Not the whole book is so pessimistic: there's plenty of zing and glamor for fashion lovers to get excited about. Thomas demonstrates her skills as a culture and style reporter as she visits the visionaries trying to reshape the industry, if not from whole fabrics, then perhaps from lab-grown or recycled fibers. She evokes a pastoral idyll, for example, in her portrayal of designer Natalie Chanin and her company, Alabama Chanin, a line of cotton apparel made almost entirely in Florence, Alabama, once the "Cotton T-Shirt Capital of the World." . Thomas says these garments are both eco-friendly and humane, although the 30-person company with sales of just over $3 million last year can't replace mass production when it comes to clothing seven billion people .


(Video) Fact Check | How Fashion Is Destroying Our Planet

Among the delights of the book are Thomas's sketches of their individual subjects. I can't get her description of a woman as "peach-and-cream-pretty" out of my head; I know exactly what she looks like. The author also has a gift for bringing luxury to life: she evokes Moda Operandi's London showroom so evocatively that I felt drawn in.

In the last paragraph, Thomas marvels at the ingenuity of those who try to "disrupt" fashion. She makes a strong case for the importance of science applied to the frivolities of fashion (which is often seen as such), especially if we are to move away from the inartistic excesses of mass production.

Stella McCartney gets a disproportionate amount of attention here, and with good reason. McCartney has long been committed to sustainable practices, in her own company and in those of others. As chief designer at Chloé in the late 1990s, she declined to include leather or fur in her collections, which many executives at the time considered a death wish (some still do). She's made it work and has expanded these practices in her eponymous company, such as using only "reclaimed" cashmere and refusing to use polyvinyl chloride or untraceable rayon.

However, the book falls short when it comes to contextualizing this single industry from a broader climate perspective. Some statistics are exaggerated: Livestock are not responsible for "at least half of all global greenhouse gas emissions," but rather about 15 percent of them; Fashion production alone still uses water at a rate that, if sustained, “will exceed global supply by 40 percent by 2030” (not even all of the world's water needs will necessarily do so). And many discussions about new materials and production processes raise further questions. What are the differences between organic, conventional and "Better Cotton"? (Organic cotton is regularly touted as a sustainable alternative, even though it currently accounts for only about 0.4 percent of the cotton market, making it almost impossible for companies to rely on it now or in the near future.) Another: Power landfill non-synthetic clothes matter? Thomas doesn't say it, but actually does because it contributes to the global emission of methane, a potent heat storage gas.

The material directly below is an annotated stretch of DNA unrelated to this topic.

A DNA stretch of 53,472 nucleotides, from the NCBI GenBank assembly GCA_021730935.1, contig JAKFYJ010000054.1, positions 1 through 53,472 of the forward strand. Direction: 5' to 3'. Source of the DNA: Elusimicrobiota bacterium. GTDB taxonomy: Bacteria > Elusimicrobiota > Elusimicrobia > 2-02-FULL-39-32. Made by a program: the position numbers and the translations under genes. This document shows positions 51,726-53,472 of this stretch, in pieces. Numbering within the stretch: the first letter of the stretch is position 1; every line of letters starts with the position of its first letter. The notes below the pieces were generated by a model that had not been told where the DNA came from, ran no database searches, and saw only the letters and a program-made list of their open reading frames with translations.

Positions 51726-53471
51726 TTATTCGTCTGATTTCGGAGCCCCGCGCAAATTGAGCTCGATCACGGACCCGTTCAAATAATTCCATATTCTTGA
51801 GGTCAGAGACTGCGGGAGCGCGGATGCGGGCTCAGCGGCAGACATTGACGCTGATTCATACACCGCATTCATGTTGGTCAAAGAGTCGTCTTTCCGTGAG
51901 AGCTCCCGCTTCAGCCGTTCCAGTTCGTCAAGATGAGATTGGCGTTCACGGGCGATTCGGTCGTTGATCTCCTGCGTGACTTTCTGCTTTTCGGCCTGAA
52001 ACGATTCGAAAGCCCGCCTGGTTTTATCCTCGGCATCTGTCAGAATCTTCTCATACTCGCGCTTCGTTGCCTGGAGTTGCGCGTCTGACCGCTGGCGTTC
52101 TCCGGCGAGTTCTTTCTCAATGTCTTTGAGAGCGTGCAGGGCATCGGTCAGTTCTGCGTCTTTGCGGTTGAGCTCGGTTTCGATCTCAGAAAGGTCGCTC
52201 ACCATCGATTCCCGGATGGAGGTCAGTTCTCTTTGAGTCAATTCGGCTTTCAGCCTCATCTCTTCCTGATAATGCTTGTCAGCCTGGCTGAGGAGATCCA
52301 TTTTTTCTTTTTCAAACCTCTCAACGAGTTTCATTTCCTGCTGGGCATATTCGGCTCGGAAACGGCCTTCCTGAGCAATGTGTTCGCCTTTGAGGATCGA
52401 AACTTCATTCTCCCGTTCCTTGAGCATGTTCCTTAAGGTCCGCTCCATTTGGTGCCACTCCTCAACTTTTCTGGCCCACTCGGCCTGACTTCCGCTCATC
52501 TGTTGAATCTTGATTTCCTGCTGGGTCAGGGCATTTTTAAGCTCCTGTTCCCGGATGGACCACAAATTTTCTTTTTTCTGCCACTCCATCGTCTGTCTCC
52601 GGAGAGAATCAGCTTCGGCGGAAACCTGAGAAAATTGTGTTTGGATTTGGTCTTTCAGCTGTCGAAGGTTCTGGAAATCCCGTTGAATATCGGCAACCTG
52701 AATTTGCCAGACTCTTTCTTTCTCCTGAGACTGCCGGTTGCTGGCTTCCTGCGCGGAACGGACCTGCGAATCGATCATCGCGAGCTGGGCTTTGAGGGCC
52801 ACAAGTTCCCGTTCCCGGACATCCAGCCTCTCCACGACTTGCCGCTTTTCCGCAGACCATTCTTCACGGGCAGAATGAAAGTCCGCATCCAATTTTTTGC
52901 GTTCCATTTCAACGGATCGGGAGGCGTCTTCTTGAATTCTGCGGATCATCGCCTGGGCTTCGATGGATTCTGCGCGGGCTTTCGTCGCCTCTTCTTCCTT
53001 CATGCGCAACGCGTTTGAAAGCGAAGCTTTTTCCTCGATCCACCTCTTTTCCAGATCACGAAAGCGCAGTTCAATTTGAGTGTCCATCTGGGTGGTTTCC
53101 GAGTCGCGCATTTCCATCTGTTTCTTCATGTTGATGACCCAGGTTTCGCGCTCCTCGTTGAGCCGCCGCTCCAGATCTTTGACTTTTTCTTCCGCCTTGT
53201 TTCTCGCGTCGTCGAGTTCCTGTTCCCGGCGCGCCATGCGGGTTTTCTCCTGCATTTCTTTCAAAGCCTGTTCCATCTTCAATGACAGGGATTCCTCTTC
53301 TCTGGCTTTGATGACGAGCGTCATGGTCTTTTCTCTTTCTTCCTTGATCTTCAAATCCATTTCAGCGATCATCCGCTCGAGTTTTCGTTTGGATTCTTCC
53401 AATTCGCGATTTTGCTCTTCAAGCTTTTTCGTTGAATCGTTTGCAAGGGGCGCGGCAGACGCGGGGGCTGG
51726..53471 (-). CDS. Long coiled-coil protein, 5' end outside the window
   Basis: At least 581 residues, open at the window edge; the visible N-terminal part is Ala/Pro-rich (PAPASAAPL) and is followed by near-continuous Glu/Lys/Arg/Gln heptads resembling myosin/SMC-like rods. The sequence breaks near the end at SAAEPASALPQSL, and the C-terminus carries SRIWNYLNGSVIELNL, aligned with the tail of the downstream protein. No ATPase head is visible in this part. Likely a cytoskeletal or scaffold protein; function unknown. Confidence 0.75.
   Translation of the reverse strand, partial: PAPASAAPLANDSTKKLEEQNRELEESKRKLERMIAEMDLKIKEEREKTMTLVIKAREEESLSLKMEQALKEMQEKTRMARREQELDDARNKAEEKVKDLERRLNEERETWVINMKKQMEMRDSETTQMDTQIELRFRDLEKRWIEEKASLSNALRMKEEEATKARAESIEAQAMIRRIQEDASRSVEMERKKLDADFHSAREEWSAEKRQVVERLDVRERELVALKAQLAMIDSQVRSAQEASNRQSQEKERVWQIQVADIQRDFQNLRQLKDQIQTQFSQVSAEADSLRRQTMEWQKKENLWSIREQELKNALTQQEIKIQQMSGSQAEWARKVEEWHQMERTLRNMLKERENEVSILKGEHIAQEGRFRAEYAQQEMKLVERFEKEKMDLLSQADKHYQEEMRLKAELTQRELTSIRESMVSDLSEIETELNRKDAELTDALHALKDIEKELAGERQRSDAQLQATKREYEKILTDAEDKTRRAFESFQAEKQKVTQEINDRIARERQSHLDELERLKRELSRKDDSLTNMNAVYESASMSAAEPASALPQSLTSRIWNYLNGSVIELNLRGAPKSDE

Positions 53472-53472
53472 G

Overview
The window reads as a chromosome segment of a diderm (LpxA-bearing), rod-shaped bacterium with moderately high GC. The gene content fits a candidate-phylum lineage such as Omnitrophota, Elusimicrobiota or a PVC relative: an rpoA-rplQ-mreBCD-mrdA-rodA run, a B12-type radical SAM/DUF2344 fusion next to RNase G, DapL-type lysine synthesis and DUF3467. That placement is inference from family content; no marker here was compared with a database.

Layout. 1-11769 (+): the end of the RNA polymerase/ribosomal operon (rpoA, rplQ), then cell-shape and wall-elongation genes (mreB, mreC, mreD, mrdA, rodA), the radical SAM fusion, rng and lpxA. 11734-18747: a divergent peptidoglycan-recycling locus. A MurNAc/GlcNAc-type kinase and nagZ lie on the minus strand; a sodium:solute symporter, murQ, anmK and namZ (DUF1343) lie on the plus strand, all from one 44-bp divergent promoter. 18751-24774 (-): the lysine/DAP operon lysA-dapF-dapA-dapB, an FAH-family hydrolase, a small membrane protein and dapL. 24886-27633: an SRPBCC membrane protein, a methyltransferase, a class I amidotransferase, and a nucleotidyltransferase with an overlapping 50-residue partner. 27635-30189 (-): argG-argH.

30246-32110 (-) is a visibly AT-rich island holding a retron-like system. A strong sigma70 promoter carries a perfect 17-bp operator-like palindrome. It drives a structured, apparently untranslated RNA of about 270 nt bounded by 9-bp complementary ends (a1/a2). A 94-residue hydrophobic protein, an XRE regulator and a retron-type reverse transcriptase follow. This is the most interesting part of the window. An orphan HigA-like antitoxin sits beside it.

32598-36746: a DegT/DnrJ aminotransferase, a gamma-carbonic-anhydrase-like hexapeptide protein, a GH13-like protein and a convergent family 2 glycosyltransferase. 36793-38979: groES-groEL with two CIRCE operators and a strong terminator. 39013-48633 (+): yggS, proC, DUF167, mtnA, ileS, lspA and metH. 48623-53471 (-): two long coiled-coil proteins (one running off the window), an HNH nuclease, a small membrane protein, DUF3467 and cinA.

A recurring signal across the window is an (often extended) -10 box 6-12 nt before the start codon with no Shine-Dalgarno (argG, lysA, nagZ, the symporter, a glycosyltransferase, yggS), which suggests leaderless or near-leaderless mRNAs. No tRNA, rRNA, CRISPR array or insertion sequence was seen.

There is a lot of reliance here on the idea of ​​a “circular system – or closed loop system – in which products are continuously recycled, reborn and reused. Ideally, nothing should go to waste.” But the practical considerations—cost, efficiency, resource constraints—are often overlooked. Ultimately, Thomas finds clothing rental to be the most sustainable model, and that feels more realistic than the futuristic materials she details. I ended up wondering, if the fashion industry is so damaging and none of these developments alone will solve the problem, shouldn't governments regulate production beyond imposing stricter pollution standards?

That might be a question for another book; It is not the aim of Fashionopolis to provide all the answers. Thomas has managed to draw attention to the big issues in the $2.4 trillion-a-year industry, in a way that speaks not only to the fashion world, but also to those who care about business, human rights and climate policy interested. Her portraits of characters transforming a field that hasn't changed all that much in the past century or more sound both like messages from the future and like nostalgic musings of life in a smaller, simpler world. If we can combine them, this book suggests, the envisioned “Fashionopolis” could transform from an urban nightmare into a glowing hilltop city.